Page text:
the bayou and on the right flank, and five companies in reserve in the opening between the wood and the road; two companies of Twenty-sixth Maine in the road; first section of Rodgers' battery, under command of Lieutenant Bradley; eight companies Twenty-sixth Maine Regiemtn; One hundred and fifty-ninth New York Regiment; Rodgers' battery, and Thirteenth Connecticut Regiment. Had marched about 2 miles, and the head of the column was within 40 rods of the right angle made by the road at Irish Bend, where, following the course of the bayou, it turns to the south, and crossing the open country, enters the wood, when the skirmishers on the right discovered the enemy posted in the edge of the wood, and concealed by a heavy rail fence. Brisk firing immediately commenced on both sides. The five companies of the Twenty-fifth Connecticut at once changed front forward, and advanced within 200 yards of the enemy's line. The Twenty-sixth Maine filed to the right into the field and formed on the left of the Twenty-fifth Maine filed to the right into the field and formed on the left of the Twenty-fifth Connecticut, both regiments lying down and firing on the enemy whenever he could be seen. At the same time the first section of Rodgers battery was placed in position in rear of the interval between the two regiments, directing fire principally on two guns, which, from their position where the road enters the wood, had opened on our forces as they marched into the field. It becoming evident that the enemy were in strong force, by direction of the general commanding the One hundred and fifty-ninth New York brought into action, forming on the left of the Twenty-sixth Maine. The Thirteenth Connecticut, turning the angle in the road, deployed between the road and the bayou, and advanced on the enemy's right, the second section of Rodger's battery taking position in the road and shelling the wood.
While these movements were in progress the enemy were re-enforced by the arrival on transports of troops from below, which, passing through the wood to the left of their line, gained unperceived a position in a deep ditch, concealed by thick bushes, and from which they obtained an enfilading fire on the Twenty-fifth Connecticut, Twenty-sixth Maine, and One hundred and fifty-ninth New York. These regiments held their ground bravely, and returned the enemy's fire with great spirit, until, having expended their ammunition, one-fourth of their number killed and wounded, and it being apparent that they were opposed by a greatly superior force, having advantage of the cover of the wood and fence, they withdrew and reformed their lines in rear of the First Brigade, now coming up to their support. In the mean time the Thirteenth Connecticut, on the left of the road, had entered a grove between which and the main wood was an open field, about 300 yards in width. Emerging form this grove under a deadly fire it steadily advanced, the men loading and firing as they marched; broke the enemy's lines, and driving him back in the utmost confusion, captured two caissons, one limber, a quantity of small-arms, the flag of the Saint Mary's Cannoneers, several horses, and from 50 to 60 prisoners. The regiment was now far in advance of the right of our line and in rear of the enemy's left.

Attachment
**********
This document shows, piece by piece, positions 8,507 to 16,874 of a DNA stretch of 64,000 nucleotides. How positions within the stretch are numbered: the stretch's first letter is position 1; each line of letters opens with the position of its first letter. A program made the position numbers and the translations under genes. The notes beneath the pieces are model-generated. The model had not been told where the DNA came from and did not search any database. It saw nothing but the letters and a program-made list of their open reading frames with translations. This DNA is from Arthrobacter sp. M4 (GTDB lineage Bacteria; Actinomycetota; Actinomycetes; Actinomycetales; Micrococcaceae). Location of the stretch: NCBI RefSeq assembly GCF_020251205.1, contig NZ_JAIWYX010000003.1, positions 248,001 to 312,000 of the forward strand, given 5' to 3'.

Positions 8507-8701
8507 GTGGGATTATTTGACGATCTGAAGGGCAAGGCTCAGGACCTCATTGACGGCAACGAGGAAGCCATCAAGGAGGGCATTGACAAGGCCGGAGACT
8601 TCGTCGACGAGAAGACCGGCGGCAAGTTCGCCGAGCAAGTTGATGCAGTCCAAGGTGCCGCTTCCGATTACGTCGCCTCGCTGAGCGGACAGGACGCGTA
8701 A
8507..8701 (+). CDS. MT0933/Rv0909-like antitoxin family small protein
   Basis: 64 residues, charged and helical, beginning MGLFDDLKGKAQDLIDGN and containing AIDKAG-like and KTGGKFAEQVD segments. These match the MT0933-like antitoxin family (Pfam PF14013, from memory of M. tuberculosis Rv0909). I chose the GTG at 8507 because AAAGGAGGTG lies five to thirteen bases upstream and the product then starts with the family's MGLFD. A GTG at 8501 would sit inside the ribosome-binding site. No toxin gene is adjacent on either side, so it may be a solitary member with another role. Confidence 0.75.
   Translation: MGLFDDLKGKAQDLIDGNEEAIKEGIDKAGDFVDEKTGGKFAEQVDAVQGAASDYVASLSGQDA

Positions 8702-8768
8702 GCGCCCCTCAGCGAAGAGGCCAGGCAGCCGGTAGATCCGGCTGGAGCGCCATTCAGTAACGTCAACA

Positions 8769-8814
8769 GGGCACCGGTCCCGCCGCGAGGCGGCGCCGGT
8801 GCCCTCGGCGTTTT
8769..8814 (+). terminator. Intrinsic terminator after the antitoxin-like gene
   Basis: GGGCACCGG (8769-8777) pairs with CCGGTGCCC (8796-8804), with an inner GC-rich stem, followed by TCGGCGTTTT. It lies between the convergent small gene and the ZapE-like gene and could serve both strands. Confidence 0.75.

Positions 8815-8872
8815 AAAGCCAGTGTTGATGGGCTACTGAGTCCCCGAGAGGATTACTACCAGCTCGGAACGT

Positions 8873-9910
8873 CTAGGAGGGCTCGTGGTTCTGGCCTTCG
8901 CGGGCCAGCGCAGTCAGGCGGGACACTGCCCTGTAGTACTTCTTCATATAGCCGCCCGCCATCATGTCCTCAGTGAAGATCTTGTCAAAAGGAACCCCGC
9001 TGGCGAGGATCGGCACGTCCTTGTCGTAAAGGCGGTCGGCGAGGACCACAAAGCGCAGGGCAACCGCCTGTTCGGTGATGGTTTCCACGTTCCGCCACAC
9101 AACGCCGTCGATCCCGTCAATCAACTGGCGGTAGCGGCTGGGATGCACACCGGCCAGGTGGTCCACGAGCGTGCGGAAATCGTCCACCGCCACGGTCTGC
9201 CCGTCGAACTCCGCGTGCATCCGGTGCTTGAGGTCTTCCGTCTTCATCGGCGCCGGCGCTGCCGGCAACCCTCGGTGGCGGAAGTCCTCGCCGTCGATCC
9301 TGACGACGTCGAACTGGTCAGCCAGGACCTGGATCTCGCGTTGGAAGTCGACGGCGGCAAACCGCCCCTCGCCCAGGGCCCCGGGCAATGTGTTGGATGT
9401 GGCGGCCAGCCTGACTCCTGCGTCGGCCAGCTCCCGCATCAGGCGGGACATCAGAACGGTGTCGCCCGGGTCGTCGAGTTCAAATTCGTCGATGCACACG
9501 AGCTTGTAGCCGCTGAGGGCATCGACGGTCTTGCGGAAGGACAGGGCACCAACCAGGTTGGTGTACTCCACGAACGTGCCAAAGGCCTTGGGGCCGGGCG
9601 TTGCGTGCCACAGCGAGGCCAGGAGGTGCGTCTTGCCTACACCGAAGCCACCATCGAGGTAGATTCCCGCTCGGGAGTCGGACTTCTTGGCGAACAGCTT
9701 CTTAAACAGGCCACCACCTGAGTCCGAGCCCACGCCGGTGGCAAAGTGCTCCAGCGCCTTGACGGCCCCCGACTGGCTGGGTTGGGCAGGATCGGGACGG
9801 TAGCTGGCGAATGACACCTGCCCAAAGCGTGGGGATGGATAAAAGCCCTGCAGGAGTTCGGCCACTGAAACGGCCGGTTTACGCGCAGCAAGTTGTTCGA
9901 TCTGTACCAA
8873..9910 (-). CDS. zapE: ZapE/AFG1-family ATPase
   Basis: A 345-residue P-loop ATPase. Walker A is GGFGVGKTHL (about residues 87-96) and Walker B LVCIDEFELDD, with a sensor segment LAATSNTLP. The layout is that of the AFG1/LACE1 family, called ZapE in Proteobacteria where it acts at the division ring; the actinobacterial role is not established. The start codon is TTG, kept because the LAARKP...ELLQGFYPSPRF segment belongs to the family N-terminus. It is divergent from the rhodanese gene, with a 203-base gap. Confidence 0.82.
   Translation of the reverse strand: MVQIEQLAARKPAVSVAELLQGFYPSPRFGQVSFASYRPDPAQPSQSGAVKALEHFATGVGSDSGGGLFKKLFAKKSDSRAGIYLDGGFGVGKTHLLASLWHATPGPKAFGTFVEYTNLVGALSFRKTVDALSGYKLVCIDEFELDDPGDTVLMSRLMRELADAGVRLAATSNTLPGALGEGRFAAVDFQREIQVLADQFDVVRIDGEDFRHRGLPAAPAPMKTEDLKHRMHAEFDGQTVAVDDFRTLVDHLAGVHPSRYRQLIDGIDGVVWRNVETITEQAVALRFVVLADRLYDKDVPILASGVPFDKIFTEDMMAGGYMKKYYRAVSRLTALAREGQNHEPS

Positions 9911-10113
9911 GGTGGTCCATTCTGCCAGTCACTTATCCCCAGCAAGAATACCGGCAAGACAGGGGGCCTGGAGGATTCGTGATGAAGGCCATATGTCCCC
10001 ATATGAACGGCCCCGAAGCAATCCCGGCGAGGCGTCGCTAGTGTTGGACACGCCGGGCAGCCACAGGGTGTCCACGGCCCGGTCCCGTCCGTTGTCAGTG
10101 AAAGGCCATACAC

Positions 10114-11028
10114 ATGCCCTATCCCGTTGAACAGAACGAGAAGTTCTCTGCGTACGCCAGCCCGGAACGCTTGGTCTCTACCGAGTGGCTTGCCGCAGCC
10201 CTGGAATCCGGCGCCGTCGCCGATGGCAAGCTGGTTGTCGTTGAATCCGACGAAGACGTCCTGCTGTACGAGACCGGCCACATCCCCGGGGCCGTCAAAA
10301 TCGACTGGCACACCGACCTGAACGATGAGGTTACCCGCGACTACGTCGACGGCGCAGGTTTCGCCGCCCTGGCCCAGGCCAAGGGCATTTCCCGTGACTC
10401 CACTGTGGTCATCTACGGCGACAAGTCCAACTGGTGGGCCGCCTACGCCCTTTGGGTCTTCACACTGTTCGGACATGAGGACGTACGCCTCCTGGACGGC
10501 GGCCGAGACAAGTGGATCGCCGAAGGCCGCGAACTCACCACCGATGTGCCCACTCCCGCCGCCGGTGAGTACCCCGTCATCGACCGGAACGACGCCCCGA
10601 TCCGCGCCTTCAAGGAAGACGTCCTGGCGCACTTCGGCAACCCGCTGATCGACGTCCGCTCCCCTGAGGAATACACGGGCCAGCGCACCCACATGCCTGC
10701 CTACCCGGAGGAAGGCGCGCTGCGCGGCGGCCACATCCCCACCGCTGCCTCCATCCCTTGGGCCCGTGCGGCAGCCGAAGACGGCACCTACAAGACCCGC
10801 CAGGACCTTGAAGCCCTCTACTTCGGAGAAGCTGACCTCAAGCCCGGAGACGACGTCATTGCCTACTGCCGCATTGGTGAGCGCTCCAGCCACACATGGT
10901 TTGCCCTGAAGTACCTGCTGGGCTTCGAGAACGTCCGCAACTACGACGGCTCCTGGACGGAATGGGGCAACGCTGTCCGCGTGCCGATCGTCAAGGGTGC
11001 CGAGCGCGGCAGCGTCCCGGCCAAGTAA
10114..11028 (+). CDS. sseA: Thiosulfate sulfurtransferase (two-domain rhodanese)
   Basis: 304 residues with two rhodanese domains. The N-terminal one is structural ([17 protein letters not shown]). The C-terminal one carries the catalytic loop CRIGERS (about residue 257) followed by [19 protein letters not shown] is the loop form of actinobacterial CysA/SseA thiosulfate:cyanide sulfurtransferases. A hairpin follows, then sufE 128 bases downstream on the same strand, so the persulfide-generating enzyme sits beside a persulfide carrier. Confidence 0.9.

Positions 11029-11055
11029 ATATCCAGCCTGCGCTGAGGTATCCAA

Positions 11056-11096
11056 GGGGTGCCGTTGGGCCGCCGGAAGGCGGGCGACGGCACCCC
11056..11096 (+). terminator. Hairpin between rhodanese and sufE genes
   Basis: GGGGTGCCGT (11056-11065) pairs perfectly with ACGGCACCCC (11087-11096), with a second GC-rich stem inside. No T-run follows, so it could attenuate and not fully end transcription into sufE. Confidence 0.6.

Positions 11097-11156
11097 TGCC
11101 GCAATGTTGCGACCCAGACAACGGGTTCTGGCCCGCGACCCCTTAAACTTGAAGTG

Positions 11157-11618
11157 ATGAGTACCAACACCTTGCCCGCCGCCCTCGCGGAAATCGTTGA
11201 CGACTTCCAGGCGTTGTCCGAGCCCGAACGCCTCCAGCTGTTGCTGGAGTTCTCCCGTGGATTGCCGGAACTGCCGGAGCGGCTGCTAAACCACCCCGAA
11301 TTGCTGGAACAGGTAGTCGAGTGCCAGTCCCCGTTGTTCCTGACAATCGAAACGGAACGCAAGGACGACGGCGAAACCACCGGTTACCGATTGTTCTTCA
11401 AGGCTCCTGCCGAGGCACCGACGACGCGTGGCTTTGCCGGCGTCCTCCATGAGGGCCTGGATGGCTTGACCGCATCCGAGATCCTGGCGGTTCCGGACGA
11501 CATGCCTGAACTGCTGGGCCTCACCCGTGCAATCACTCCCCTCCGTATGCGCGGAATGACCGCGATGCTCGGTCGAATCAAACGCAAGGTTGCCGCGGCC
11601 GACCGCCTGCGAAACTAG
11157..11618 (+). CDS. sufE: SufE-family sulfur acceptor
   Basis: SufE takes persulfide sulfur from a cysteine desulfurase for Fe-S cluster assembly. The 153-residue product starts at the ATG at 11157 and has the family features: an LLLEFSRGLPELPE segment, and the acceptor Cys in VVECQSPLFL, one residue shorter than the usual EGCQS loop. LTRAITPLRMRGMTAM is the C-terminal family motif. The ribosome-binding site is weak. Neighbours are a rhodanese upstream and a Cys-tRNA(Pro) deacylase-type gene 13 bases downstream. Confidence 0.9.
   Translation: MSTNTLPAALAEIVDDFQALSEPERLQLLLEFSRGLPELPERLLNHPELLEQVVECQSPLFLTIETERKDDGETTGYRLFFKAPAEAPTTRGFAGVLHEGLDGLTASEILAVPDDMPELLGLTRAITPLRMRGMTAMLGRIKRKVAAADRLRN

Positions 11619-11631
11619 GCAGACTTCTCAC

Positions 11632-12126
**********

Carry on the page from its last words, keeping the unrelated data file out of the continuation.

Deeming it prudent to press the enemy farther until supported I ordered Colonel Warner to fall back to the edge of the wood and hold that position. The Twelfth Maine coming up, the Thirteenth again advanced and pushed through the wood, the Twelfth following, and the skirmishers of the First Brigade at the same time entering on their right. Little or no resistance was offered by the enemy, but on reaching the opposite ground beyond he was discovered in line with artillery, supported by infantry and cavalry, on rising ground about 1,000 yards distant. I immediately reported the position to General Grover, and was